Is there a projected start/completion date set? Thanks for the read Zippy, very good news.
Plans Presented for Transforming a “No-Man’s Land”
by Etta Sanders
A state-of-the-art automated bus garage, a park arching over the Battery Tunnel and a new bridge across West Street are the centerpieces of a long awaited plan aimed to transform the eight-acre area around the Brooklyn-Battery Tunnel.
The goal of the plan, called the Greenwich Street South Design Study, is to remove barriers created by the tunnel and garage, to ease access from Battery Park City to subway lines, and to address the problem of the hundreds of idling commuter buses that currently line the streets.
“This area is what many of us believe to be a no man’s land. It’s not easily passable by vehicles and it’s certainly not easily passable by foot, “ said Stephan Pryor, a vice president of the Lower Manhattan Development Corporation, in an April 12 presentation to Community Board 1.
Battery Park City resident and CB1 member Bill Love agreed. To reach his office on Rector Street, he said, he dashes across several lanes of cars emerging from the tunnel and then cuts through the parking garage. “That garage is a big barrier. I used to hold my breath going through there to Edgar Street. It’s gloomy,” he said, adding that crossing in front of the tunnel is also a challenge. “It’s a bit scary because you can’t see what’s coming. You have to be ready to start running at any moment.”
To make that crossing easier, the plans would create a park and pedestrian passageway by decking over the top of the tunnel between Morris and Edgar Streets. Those streets would be extended to West Street. Some, or all, of the 2,000-car garage would be removed and a new bridge would be erected across West Street from Third Place to Edgar Street.
Catherine McVay Hughes, a CB1 member, said she supported improvements to the area, but questioned how the parking spaces would be replaced. “This is a very depressed area so I’m really glad you’re doing something, but I’m concerned about where these cars are going to go,” she said, adding that she parks her car there. “Every time I find a good spot it seems to be eliminated.”
New parking areas for 1,200 to 1,500 cars are being looked at in other areas Downtown, said John Fontillas, of H3Hardy, the architectural firm that created the study. Only 600 cars use the garage daily, according to Madelyn Wils, who attended the meeting in her role as Lower Manhattan Development Corporation (LMDC) board member.
The board reacted most favorably to the plans to get buses off the streets. The proposed multi-level automated bus storage facility would be located just north of Battery Place and could house between 150 and 200 commuter buses, as well as some weekend spillover of tour buses at the World Trade Center site.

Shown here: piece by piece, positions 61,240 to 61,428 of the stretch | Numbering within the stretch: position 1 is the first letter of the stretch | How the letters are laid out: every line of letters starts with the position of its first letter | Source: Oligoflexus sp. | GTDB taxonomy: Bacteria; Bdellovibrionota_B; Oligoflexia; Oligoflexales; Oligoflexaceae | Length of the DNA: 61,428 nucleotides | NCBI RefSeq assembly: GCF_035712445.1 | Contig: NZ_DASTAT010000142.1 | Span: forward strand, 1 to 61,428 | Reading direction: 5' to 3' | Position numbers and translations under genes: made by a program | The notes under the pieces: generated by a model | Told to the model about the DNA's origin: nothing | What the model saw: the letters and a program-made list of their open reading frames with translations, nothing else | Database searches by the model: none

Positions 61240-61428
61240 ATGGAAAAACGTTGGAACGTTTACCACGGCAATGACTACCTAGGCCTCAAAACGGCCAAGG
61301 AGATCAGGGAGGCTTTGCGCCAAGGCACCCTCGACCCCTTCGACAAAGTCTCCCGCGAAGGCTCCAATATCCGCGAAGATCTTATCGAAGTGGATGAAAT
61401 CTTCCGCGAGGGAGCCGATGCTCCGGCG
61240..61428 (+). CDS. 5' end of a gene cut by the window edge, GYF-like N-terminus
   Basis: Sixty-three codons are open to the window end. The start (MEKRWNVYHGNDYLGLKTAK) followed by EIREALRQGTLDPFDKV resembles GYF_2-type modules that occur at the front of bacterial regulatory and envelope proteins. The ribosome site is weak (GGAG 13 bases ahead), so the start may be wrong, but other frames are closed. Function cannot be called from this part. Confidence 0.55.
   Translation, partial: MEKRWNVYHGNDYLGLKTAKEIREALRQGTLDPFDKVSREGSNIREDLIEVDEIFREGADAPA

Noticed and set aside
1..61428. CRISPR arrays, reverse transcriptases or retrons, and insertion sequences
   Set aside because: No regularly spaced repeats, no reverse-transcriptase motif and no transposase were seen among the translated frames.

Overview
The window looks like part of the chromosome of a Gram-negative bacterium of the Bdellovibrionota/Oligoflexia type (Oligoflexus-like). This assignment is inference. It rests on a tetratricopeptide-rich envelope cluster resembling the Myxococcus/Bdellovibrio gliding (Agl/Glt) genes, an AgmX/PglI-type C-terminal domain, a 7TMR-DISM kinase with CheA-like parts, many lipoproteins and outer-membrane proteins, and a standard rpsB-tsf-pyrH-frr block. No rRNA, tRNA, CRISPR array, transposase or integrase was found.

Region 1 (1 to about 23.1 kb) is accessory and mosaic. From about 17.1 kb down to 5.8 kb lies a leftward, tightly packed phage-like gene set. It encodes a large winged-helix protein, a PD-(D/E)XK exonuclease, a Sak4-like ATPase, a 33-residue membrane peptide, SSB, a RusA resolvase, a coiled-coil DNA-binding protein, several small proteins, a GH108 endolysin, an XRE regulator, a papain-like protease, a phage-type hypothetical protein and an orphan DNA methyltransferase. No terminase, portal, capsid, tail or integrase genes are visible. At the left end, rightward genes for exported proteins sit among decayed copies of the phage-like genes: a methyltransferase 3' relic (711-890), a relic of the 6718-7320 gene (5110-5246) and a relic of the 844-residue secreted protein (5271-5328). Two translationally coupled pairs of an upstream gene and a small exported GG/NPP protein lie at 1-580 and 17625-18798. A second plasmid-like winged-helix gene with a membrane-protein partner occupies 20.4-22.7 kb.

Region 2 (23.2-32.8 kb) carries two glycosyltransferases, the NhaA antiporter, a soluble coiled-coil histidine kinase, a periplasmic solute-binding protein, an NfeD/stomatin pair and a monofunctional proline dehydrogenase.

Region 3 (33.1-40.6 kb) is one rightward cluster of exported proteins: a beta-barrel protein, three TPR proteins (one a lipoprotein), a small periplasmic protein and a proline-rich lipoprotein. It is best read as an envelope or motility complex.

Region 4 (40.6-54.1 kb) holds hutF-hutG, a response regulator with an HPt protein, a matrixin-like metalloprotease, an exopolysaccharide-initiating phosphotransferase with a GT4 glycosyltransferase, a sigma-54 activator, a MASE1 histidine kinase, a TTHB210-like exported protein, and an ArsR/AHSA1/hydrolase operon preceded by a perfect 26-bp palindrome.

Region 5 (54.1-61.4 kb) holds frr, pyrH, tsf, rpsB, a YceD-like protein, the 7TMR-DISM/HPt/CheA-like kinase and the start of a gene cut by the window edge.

“The bus depot has been a top priority for this board for years and years,” said Joe Morrone.
The facility would use technology similar to a robotic car garage in Hoboken, N.J., but it would be the first time that the technology would be tried for buses, according to Michael Samuelian, director of Lower Manhattan special projects at the Department of City Planning.
Financing for the bus garage, including payments to the MTA to acquire the property, would come from an LMDC contribution of up $125 million out of the remaining community development block grants (CDBG) funds controlled the agency.
The park and street revisions would be paid for by the sale of development rights to five sites near the tunnel that would be created for new residential buildings. Those sites could eventually result in at least 2.5 million square feet of new residences.
The plans, Pryor told the board, are at a conceptual stage and it is possible that some parts could be implemented and other parts dropped. “You’re at the right point to affect the designs,” he said.
Is there a projected start/completion date set? Thanks for the read Zippy, very good news.
This is a proposal to the community board (which cannot act on it, only make recommendations). If adopted, it will go through normal review procedures, and I think there would be modifications. Nothing would start anyway until this project is completed.
I'm sure the much needed bus garage and street openings will remain. I think there will be arguments about the car garage, but I wouldn't mind if it went away completely.
There is a presentation on the LMDC website in powerpoint and HTML. Powerpoint is 66 megs (good luck with a dial-up). If you want to download certain images:
13, 14, (21 22), (23 24), 25, 28, 29, 30, 33, 35, (40 41)
38 - cool vintage photo
An automated bus garage?? Who came up with this idea?
The greenway across the BBT entrance looks great and would certainly be an improvement over the existing depressing area.
This would be a better use of money than the current DOT 9A work on the Promenade.
I like everything about this one. A very ambitious plan.
(Though, I am a bit biased - the garage is what we see from our apartment)
This is a really superb plan.
@asg - I like your 2nd picture Nice view !
I haven't been down to that Garage lately.